ST. PETERSBURG — As downtown has morphed from a sleepy backwater to a trendy hot spot, its crop of utilitarian coffee shops has given way to more stylish cafes.
"It used to be we were the only one in the tradition of the coffeehouse," said JoEllen Schilke, owner of the Globe Coffee Lounge. "For a place to have a proper downtown, it needs a lot of coffeehouses."
Downtown is gaining a number and diversity of places to caffeinate and cogitate. Not only are there four Starbucks franchises appealing to the downtown crowd, but a host of independent stores have cropped up, from the Euro-styled Kahwa to hippie-green Local Tea and Coffee.
"We get an eclectic mix of people in here," said Kyle DeStefano, manager of Local, which has a staff all under age 25. "My idea of a cafe is tied to the '60s, more of a conscious conversation."
Local also has organic food, often made from locally grown ingredients. Most shops have food, from pastries to full meals, but the coffee is the lure.
"Coffee is more of a motivator, but it's not biggest in sales," said Schilke, who offers muffins, sandwiches, soups, even beer and wine.
Another of the older stores that emphasizes food is Daily Grind, which Stephanie Gall took over from a coffee-only stop nine years ago in the Plaza Tower Courtyard near BayWalk. The downtown boom helped Gall but has also brought competition.
"I was busy for the construction guys on BayWalk," she said, "but then there was Starbucks and Atlanta Bread and others. Everyone was so excited about the new places, it ate my lunch."
Menus differ and so do clients, but the one commonality is time. In a Type A world, some people long to linger.
"It's a very European thing to do," said Jean Thibault, part of the Kahwa ownership that also has a coffee roasting and wholesale business serving restaurants and even other coffee shops.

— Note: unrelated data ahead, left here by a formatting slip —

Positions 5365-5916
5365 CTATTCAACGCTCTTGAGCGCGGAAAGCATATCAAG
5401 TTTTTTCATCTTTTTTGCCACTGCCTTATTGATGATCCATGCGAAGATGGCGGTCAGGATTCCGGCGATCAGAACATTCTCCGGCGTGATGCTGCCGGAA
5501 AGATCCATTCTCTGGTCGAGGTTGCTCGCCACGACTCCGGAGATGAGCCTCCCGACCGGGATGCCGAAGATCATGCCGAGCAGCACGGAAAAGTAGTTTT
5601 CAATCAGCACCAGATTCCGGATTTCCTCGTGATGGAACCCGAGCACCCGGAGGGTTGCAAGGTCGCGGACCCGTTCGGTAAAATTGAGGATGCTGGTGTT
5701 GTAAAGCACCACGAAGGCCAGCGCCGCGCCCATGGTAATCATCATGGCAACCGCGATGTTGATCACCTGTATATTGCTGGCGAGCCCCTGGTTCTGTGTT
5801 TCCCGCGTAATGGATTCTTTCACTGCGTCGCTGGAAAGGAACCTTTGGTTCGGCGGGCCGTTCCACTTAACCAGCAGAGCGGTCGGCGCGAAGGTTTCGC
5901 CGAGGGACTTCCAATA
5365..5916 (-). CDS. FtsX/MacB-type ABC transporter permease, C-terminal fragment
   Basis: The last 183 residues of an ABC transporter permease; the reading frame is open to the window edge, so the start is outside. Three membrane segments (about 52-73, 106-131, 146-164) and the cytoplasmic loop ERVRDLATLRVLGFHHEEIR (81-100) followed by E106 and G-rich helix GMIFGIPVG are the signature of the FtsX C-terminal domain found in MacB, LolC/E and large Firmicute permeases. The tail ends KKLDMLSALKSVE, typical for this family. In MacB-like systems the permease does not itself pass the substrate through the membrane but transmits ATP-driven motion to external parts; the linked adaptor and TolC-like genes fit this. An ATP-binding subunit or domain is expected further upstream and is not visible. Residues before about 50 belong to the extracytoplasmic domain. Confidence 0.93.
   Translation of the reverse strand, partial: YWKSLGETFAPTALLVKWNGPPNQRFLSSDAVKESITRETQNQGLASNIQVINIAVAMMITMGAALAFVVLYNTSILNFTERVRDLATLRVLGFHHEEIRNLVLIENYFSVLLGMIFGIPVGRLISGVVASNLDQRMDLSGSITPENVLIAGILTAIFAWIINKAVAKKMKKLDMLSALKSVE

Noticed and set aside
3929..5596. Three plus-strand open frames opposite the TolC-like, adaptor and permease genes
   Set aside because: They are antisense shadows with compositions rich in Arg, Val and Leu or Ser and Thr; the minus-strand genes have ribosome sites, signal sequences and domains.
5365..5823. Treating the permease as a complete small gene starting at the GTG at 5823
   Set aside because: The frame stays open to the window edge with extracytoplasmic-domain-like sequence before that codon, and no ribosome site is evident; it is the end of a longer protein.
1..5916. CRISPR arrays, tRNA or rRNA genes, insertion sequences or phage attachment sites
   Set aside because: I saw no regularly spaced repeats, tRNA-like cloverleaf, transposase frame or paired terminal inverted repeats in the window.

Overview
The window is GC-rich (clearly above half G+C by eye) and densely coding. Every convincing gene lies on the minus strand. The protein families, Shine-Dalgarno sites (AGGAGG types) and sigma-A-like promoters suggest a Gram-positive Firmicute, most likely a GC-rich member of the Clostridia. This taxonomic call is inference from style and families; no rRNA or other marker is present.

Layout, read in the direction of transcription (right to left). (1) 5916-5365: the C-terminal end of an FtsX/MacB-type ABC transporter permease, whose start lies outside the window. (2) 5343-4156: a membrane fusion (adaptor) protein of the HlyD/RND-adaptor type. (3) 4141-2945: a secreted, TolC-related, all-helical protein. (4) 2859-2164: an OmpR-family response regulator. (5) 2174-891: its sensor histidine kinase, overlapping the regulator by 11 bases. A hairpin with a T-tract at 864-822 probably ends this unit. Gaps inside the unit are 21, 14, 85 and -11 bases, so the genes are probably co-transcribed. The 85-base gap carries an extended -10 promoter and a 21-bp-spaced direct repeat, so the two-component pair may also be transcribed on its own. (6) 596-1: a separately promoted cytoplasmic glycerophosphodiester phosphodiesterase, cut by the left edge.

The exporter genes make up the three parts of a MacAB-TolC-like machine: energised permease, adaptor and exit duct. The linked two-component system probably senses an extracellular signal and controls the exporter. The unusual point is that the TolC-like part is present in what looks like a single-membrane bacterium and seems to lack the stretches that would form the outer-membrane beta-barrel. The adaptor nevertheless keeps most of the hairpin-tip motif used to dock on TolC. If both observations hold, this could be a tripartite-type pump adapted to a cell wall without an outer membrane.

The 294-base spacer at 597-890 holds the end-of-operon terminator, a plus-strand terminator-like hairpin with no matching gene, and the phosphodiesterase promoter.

Thibault said the coffeehouse culture has evolved. When he and his partners had a similar business in Philadelphia years ago, there were no cafes with outdoor seating. Then one started it and the next thing you know, "everyone's out on the terrace."
Farther west downtown are other coffee spots like Cafe Bohemia, but even Emma's Rose and its English tea fit the bill of the third space to meet or meditate.
"Starbucks is nice, but it's a different atmosphere," said Gabi Ford, the German chef of the tea shop with a feminine bent. "There aren't that many places where women can get together anymore."
Coffee, even fancy coffee, is available almost everywhere now, from tea shops like Emma's to the Paciugo gelato store. Schakolad, a chocolate shop, garners some of the coffee culture in its own way.
"We make the same drinks, like mocchachino, but we use our chocolate," said Tess Lecato, who owns the Schakolad franchise with her husband, Mark. Even her shop gets people who visit for a long sip. "They come in and sit and read the paper. Even families come in together on weekends," she says.
Schilke said coffeehouses survive not so much on coffee or food but on providing a different experience.
"People like to hang out at places that aren't a bar and aren't a restaurant," she said. "We have people who come in and stay for hours and hours, which is fine."
But then the coffee shops of old, with counter seating and a fry cook, were places where people congregated, back when they had more time to do so. That vibe lives on at Central Coffee Shop, which has been pouring joe and serving short order for 33 years.
Paul Swider can be reached at firstname.lastname@example.org or 892-2271.
Old-school coffee shop keeps going
John Mangels started Central Coffee Shop when downtown was a shell and ran his old-fashioned lunch-counter business throughout redevelopment. Surrounded by gentrification, he maintained the basics and kept a loyal following. Mangels died Sunday, but the shop goes on.
On Monday, Mangels' three daughters, Nicole, 24, Michelle, 22, and Cassie, 20, were back at their stations serving longtime customers.
"He would have wanted them to be open," said Chris Mangels, John's ex-wife with whom he opened the lunch counter in 1975.
Mangels said her ex-husband had been ill for some time and handed over ownership and daily operation of the shop to his daughters about three years ago. When John Mangels died at age 51, it was expected, she said, but sad nonetheless. Chris Mangels, who no longer works in the shop, was helping her daughters greet well-wishers.
Mangels said some of the customers who came in when the couple started the business still show up, same time, same table, same order.
"It was a downhome mom-and-pop-style place," she said. "It was like a Cheers but in downtown St. Pete."
Like any other day, though, Nicole is at the grill while Michelle and Cassie serve the customers.